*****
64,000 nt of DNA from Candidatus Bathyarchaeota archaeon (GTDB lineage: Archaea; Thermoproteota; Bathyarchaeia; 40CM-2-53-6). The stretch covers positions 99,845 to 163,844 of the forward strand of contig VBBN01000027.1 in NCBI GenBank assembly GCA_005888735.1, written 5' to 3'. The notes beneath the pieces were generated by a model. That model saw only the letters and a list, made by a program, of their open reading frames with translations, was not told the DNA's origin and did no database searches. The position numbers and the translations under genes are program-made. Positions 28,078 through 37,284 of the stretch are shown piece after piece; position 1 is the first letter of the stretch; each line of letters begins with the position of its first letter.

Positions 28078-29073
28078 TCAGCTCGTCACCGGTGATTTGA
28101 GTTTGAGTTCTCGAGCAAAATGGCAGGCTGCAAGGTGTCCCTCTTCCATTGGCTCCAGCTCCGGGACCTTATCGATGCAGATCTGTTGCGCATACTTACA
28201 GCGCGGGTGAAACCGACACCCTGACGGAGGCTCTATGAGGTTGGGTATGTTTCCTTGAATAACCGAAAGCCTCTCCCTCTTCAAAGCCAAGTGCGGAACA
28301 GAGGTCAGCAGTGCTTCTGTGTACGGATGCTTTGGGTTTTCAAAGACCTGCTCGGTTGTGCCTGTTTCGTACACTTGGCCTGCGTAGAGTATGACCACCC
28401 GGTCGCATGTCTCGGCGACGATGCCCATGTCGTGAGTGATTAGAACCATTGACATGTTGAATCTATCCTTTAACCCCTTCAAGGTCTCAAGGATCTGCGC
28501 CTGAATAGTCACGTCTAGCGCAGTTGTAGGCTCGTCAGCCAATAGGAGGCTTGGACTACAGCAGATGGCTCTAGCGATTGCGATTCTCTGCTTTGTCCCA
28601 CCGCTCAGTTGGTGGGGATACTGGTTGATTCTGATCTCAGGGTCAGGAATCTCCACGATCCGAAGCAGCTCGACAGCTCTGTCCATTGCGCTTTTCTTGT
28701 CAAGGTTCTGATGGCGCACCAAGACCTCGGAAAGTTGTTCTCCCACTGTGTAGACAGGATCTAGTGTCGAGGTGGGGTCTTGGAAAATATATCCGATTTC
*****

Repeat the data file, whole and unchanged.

64,000 nt of DNA from Candidatus Bathyarchaeota archaeon (GTDB lineage: Archaea; Thermoproteota; Bathyarchaeia; 40CM-2-53-6). The stretch covers positions 99,845 to 163,844 of the forward strand of contig VBBN01000027.1 in NCBI GenBank assembly GCA_005888735.1, written 5' to 3'. The notes beneath the pieces were generated by a model. That model saw only the letters and a list, made by a program, of their open reading frames with translations, was not told the DNA's origin and did no database searches. The position numbers and the translations under genes are program-made. Positions 28,078 through 37,284 of the stretch are shown piece after piece; position 1 is the first letter of the stretch; each line of letters begins with the position of its first letter.

Positions 28078-29073
28078 TCAGCTCGTCACCGGTGATTTGA
28101 GTTTGAGTTCTCGAGCAAAATGGCAGGCTGCAAGGTGTCCCTCTTCCATTGGCTCCAGCTCCGGGACCTTATCGATGCAGATCTGTTGCGCATACTTACA
28201 GCGCGGGTGAAACCGACACCCTGACGGAGGCTCTATGAGGTTGGGTATGTTTCCTTGAATAACCGAAAGCCTCTCCCTCTTCAAAGCCAAGTGCGGAACA
28301 GAGGTCAGCAGTGCTTCTGTGTACGGATGCTTTGGGTTTTCAAAGACCTGCTCGGTTGTGCCTGTTTCGTACACTTGGCCTGCGTAGAGTATGACCACCC
28401 GGTCGCATGTCTCGGCGACGATGCCCATGTCGTGAGTGATTAGAACCATTGACATGTTGAATCTATCCTTTAACCCCTTCAAGGTCTCAAGGATCTGCGC
28501 CTGAATAGTCACGTCTAGCGCAGTTGTAGGCTCGTCAGCCAATAGGAGGCTTGGACTACAGCAGATGGCTCTAGCGATTGCGATTCTCTGCTTTGTCCCA
28601 CCGCTCAGTTGGTGGGGATACTGGTTGATTCTGATCTCAGGGTCAGGAATCTCCACGATCCGAAGCAGCTCGACAGCTCTGTCCATTGCGCTTTTCTTGT
28701 CAAGGTTCTGATGGCGCACCAAGACCTCGGAAAGTTGTTCTCCCACTGTGTAGACAGGATCTAGTGTCGAGGTGGGGTCTTGGAAAATATATCCGATTTC